When have you had to talk yourself into being fearless? What resulted? And what slogans or phrases have been meaningful to you at various points in your life? 

Sarah Stewart Taylor is the author of the Sweeney St. George series and the Maggie D'arcy series. She grew up on Long Island, and was educated at Middlebury College in Vermont and Trinity College, Dublin, where she studied Irish Literature. She has worked as a journalist and writing teacher and now lives with her family on a farm in Vermont where they raise sheep and grow blueberries.

DEBS: I love Sarah's questions! Stop in to chat and chime in!

73 comments:

  1. Congratulations and Happy Book Birthday, Sarah! Your story sounds quite intriguing and I’m looking forward to finding out how Maggie makes out when she returns to Ireland.

    Meaningful slogans:
    Always be kind.
    Have courage.
    I’m afraid I’ve not had much luck talking myself into being fearless, but occasionally I manage to work up the courage to try some of those difficult things . . . .

    ReplyDelete
  2. I enjoyed this book as well. So happy to have you writing mysteries again. (Although if the kids' adventure novels were published, I'd love to hear more about them.)

    ReplyDelete
    Replies
    1. Thank you so much, Mark! Hint, I wrote the kids' books as S. S. Taylor ;)

      Delete
  3. Congratulations on your new book, Sarah. It's such a fascinating story and a setting I enjoy reading about. In fact, I just ordered The Mountains Wild before coming over here to Jungle Reds. I have seen lots of positive feedback on the novel, and I can't wait to read it.

    I think the slogan that has helped me most through tough times is "put one foot in front of the other," as an encouragement to just take one step and then another to get through something. I posted a cartoon on FB the other day that shows a boy and a horse in the woods, and they have the following conversation. Boy: I can't see a way through. Horse: Can you see your next step? Boy: Yes. Horse: Just take that.

    ReplyDelete
  4. Congratulations, Sarah on the release of The Mountains Wild! The anticipated hype is well-deserved.

    I enjoyed reading an ARC of The Mountains Wild too and welcome your return back to the mystery fiction community. I also loved the Sweeney St. George mystery series.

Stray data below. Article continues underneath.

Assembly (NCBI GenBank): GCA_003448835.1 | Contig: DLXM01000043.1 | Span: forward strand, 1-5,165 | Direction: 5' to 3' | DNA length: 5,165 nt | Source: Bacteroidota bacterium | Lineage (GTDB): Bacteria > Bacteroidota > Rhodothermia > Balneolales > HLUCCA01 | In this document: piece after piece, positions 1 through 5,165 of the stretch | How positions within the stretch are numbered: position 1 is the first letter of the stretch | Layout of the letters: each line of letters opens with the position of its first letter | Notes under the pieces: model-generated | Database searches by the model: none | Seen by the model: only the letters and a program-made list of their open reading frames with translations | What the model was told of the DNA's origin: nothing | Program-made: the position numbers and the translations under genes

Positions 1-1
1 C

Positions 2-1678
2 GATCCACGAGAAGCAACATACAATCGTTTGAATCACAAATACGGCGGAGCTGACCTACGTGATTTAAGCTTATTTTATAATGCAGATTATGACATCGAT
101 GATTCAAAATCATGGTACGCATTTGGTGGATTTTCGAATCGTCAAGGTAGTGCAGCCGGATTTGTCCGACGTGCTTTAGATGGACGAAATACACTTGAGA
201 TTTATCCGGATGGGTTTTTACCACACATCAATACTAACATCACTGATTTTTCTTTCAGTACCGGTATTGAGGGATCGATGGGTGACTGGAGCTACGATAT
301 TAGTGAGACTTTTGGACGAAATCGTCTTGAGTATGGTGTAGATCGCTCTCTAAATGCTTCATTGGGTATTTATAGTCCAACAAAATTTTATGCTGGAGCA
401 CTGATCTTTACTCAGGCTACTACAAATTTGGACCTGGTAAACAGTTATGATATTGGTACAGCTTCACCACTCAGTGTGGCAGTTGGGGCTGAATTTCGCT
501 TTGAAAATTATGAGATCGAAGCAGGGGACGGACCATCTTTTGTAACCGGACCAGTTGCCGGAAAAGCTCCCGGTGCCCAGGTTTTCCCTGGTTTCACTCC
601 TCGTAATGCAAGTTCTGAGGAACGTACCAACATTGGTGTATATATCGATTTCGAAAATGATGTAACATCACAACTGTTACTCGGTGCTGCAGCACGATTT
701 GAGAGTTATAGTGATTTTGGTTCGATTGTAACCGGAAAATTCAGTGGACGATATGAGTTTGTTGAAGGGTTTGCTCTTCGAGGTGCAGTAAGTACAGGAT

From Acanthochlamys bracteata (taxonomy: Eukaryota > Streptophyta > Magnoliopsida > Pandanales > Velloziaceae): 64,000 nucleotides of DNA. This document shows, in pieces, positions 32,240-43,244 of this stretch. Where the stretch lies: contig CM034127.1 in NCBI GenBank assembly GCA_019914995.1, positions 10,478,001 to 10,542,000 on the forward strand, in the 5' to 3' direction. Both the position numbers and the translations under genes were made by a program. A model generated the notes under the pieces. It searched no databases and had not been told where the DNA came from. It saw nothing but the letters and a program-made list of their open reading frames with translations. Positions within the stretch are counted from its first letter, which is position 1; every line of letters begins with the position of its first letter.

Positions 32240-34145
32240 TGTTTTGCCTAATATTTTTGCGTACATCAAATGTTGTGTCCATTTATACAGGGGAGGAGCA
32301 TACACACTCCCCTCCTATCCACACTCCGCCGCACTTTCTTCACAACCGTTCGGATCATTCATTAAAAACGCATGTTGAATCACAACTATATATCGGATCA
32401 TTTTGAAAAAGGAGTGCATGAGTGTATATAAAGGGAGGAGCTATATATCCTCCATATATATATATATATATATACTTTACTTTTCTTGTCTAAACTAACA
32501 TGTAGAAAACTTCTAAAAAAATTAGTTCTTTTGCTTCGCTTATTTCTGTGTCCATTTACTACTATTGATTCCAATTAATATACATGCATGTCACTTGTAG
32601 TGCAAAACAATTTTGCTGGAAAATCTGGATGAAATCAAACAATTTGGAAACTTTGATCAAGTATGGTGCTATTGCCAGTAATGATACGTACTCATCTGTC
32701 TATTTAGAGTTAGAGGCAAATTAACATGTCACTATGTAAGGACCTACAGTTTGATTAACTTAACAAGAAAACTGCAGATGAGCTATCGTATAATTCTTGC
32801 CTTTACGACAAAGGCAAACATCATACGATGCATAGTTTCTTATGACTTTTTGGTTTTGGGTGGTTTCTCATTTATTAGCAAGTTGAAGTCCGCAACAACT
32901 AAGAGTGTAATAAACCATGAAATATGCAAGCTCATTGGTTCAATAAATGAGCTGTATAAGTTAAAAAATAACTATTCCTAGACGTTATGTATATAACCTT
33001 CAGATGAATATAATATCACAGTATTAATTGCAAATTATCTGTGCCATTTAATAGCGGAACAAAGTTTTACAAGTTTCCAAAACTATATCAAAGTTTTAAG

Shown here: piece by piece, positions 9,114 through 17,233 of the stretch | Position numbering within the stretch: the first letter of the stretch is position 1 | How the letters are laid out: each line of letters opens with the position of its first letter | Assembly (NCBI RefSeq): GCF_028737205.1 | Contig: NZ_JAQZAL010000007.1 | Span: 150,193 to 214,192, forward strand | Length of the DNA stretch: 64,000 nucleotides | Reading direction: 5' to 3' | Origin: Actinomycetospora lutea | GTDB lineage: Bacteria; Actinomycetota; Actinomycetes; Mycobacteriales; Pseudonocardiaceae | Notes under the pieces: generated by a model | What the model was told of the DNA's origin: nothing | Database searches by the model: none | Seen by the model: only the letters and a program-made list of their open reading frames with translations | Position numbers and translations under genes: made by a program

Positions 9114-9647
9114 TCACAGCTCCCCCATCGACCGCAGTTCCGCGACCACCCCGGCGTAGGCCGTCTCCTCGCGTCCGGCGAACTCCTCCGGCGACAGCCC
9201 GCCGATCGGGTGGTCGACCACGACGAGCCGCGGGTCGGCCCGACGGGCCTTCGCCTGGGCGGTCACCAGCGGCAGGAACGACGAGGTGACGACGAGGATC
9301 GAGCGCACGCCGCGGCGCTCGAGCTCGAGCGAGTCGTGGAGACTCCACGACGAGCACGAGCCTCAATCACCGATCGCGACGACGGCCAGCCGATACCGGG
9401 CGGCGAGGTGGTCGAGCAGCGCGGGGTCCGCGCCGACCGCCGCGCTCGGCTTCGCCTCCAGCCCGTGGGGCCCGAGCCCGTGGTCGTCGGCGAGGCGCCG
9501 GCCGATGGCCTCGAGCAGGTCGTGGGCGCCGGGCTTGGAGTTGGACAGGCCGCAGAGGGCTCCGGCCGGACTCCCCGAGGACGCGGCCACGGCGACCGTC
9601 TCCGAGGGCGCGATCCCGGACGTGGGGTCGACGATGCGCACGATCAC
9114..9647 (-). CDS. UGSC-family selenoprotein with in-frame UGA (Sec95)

In these COVID-19 times, the slogan "Alone but not lonely" really resonates now with me now.

    And as I mentioned in BOLO books, I saw Sarah's interview last week with Brian P. c/o Minotaur. The opening cameo with Spot the lamb was hilarious, and I love the packed bookcases in the background!
    The Youtube link is here:
    https://www.youtube.com/watch?v=zmLjCw0X2Rg

    ReplyDelete
    Replies
    1. Thank you so much, Grace! My husband has brownie points forever and ever for being willing to be my sheep wrangler and bringing a lamb into the house for fifteen minutes of sheepy fame.

      Delete
    2. It was worth it, Sarah. A most memorable interview opening!

      Delete
    3. Thanks for this, Grace! I can't wait to watch it!

      Delete
  5. Wow. Congratulations on making it back, Sarah The story sounds fascinating. Am off to order it!

    I didn't start writing fiction until I had two little boys in elementary school, but I slowed it way down until they were in college or later, so bravo to you for bookending your kids' younger years with writing.

    My college roommate's mother used to say, "Live so you won't have regrets." I've always liked that, and it goes hand in hand with carpe diem.

    ReplyDelete
    Replies
    1. Yes, that's a good one. Someone once told me that, when you're faced with a decision about something, try to figure out which of the choices for action will leave you with the fewest regrets. I think that works.

      Delete
  6. Happy book birthday! The slogan that's helped me, trite but true, is "Love is Patient"